Finally, a barrier oxide layer may be formed onto one or both surfaces of the metal foil by placing the foil into an electrolyte bath and applying a positive voltage to the metal foil and a negative voltage to the electrolyte. The barrier oxide layer provides a high resistance to current passing between the electrolyte and the metal foils, also referred to as the leakage current. A high leakage current can result in the poor performance and reliability of an electrolytic capacitor. In particular, a high leakage current results in greater amount of charge leaking out of the capacitor once it has been charged.
An investigation was conducted examining the tunnel density of the foils produced according to the present invention. The tunnel density measurements show that the foils produced in accordance with the present invention exhibit a tunnel density 100% to 200% higher than foils etched according to conventional etching methods. To measure tunnel density, a specified area of the foil, e.g. 100 μm2, is measured and the number of tunnels are counted. This number is then multiplied by 106 to give the tunnel density per square centimeter. The increased tunnel density of foils etched according to the present invention indicates increased surface area, resulting in increased foil capacitance by 100% to 200% over conventionally etched foils. The increased tunnel density according to the present invention can be seen in FIG. 3 and FIG. 4, SEM photographs of a cross-ssection of a foil produced according to the present invention. The experiments provided below are exemplary of the etch method described above and are not intended to limit the scope of the present invention.
Anode foils that are processed according to the method of the present invention described above can be utilized for a variety of applications that require a high capacitance anode foil. For example, as discussed above, anode foils are widely utilized in electrolytic capacitors. Since the capacitance of an electrolytic capacitor increases with the surface area of its electrodes, increasing the surface area of the anode foil is useful to increase capacitance per unit volume of the electrolytic capacitor. Electrolytic capacitors, which are manufactured with anode foils etched according to the present invention, can obtain a given capacity with a smaller volume than currently available electrolytic capacitors and, therefore, can be very compact in size. Electrolytic capacitors manufactured with anode foils etched according to the present invention can be utilized in ICDs, such as those described in U.S. Pat. No. 5,522,851 to Fayram, incorporated by reference herein in its entirety, such that the increased capacitance per unit volume of the electrolytic capacitor allows for a reduction in the size of the ICD.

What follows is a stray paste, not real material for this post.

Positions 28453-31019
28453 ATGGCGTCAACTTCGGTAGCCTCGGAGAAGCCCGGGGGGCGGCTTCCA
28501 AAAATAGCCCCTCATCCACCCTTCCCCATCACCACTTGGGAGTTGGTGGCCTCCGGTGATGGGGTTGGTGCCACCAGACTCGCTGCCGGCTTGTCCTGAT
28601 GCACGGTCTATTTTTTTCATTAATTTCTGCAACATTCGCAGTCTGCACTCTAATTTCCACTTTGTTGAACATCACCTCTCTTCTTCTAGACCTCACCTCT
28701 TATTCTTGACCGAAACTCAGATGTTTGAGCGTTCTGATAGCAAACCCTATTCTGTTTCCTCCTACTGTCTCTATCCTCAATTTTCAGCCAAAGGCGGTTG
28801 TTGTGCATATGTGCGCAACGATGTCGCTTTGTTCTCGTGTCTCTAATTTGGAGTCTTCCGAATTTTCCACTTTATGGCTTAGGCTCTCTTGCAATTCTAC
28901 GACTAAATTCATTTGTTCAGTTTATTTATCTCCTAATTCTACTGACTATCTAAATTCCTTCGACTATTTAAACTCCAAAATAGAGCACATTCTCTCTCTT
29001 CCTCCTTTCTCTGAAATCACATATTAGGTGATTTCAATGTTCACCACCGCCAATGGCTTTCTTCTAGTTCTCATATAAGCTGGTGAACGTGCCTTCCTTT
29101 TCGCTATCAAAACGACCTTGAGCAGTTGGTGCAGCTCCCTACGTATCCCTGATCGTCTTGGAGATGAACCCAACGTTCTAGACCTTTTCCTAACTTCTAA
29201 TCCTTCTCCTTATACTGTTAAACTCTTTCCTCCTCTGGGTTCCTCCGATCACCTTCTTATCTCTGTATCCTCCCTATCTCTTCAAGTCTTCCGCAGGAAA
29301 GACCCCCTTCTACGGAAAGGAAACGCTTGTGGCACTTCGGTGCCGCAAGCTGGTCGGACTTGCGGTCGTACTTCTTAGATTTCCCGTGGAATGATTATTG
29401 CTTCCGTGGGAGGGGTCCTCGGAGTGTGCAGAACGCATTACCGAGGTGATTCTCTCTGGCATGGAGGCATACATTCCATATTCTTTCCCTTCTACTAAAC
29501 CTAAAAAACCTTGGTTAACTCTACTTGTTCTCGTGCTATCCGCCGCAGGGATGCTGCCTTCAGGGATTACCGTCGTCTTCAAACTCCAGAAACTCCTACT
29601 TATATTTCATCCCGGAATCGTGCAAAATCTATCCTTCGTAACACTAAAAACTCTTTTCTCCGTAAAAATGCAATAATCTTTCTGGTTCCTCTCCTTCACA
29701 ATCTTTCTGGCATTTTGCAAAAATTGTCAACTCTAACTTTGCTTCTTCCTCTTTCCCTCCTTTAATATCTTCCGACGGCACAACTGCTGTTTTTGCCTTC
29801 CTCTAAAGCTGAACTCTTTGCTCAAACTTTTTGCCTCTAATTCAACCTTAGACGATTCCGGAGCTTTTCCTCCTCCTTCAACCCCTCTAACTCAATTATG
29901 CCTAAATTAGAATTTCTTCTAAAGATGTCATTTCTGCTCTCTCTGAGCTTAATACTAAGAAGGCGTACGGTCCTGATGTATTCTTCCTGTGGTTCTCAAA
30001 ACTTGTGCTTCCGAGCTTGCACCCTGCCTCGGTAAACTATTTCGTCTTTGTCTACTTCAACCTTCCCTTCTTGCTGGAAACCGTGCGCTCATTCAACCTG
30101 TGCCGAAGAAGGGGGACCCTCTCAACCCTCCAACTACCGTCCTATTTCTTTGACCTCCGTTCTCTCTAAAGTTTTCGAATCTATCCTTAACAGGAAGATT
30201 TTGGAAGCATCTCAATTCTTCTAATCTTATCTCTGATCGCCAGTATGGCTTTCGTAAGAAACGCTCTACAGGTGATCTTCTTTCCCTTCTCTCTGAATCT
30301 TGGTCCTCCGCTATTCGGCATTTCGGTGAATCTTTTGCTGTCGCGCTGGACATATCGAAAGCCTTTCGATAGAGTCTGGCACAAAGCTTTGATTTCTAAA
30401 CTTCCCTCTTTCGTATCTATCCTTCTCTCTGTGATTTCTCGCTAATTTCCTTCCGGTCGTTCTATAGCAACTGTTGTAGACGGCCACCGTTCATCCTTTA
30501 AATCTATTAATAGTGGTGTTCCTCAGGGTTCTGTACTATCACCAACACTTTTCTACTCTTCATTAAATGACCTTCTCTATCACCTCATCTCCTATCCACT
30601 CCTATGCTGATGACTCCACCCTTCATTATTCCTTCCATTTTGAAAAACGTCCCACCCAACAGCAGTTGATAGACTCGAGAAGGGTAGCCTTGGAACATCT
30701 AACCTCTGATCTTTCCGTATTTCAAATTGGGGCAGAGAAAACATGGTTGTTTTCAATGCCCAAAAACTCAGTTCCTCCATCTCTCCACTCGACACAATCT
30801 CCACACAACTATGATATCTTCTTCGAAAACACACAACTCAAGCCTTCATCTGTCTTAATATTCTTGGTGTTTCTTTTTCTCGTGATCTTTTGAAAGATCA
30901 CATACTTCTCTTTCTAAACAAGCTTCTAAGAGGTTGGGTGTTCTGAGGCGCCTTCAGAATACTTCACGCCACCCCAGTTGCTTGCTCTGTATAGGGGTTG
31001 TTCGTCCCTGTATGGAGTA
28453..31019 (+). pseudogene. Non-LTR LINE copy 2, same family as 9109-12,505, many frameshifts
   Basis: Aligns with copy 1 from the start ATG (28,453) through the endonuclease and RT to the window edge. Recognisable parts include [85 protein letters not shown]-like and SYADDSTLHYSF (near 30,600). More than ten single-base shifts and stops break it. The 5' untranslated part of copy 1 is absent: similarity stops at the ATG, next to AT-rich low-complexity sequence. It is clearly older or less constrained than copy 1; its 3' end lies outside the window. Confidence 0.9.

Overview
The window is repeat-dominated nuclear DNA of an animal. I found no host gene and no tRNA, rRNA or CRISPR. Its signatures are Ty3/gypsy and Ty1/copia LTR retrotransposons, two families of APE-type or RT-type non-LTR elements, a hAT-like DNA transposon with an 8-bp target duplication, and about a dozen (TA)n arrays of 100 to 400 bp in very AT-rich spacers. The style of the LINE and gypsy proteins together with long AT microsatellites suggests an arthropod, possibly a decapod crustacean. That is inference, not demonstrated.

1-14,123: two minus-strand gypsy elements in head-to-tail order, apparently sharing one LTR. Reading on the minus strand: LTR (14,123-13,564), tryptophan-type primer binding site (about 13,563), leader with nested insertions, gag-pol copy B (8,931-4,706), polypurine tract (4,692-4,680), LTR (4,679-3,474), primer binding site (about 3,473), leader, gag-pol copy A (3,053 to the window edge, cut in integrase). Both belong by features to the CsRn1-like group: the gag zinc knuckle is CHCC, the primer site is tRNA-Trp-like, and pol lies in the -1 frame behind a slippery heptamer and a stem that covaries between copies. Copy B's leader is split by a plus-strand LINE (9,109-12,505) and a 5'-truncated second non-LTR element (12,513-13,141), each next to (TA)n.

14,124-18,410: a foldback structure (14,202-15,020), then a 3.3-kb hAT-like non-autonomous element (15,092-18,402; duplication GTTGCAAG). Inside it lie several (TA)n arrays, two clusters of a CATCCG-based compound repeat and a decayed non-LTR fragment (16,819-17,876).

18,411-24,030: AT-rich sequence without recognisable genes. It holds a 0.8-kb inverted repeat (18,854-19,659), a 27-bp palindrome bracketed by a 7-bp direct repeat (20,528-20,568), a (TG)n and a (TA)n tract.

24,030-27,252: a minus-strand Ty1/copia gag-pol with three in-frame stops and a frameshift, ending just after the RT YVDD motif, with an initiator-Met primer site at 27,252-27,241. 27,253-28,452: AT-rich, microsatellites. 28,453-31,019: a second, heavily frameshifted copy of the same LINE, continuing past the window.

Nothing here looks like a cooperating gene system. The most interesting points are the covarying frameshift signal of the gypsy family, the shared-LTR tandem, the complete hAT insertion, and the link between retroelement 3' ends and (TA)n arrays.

While various embodiments of the present invention have been described above, it should be understood that they have been presented by way of example only, and not limitation. Thus, the breadth and scope of the present invention should not be limited by any of the above-described exemplary embodiments, but should be defined only in accordance with the following claims and their equivalents. Additionally, all patents, patent applications and publications mentioned above are incorporated by reference herein.
A high purity raw foil sample was placed in a prepared electrolyte consisting of ethylene glycol, boric acid, aqueous arnmonia, mannitol and phosphoric acid doped to 100-200 ppm chloride. This electrolyte was heated to 90° C. The voltage applied to the foil was self-limiting and the current was set to 25 mA/cm2. Once the foil reached a maximum voltage (between 235 and 245 V) and began to drop, the foil was removed from the electrolyte.
After rinsing, the sample was placed in a 70° C.-90° C. 5.0% sulfuric acid stripping solution. The foil was exposed to the stripping solution for 12 minutes and rinsed.
After rinsing, the foil was etched in a 5% hydrochloric acid, 20% sulfuric acid etch solution heated to 82° C. The current density used was 0.07 A/cm2 for 143 seconds.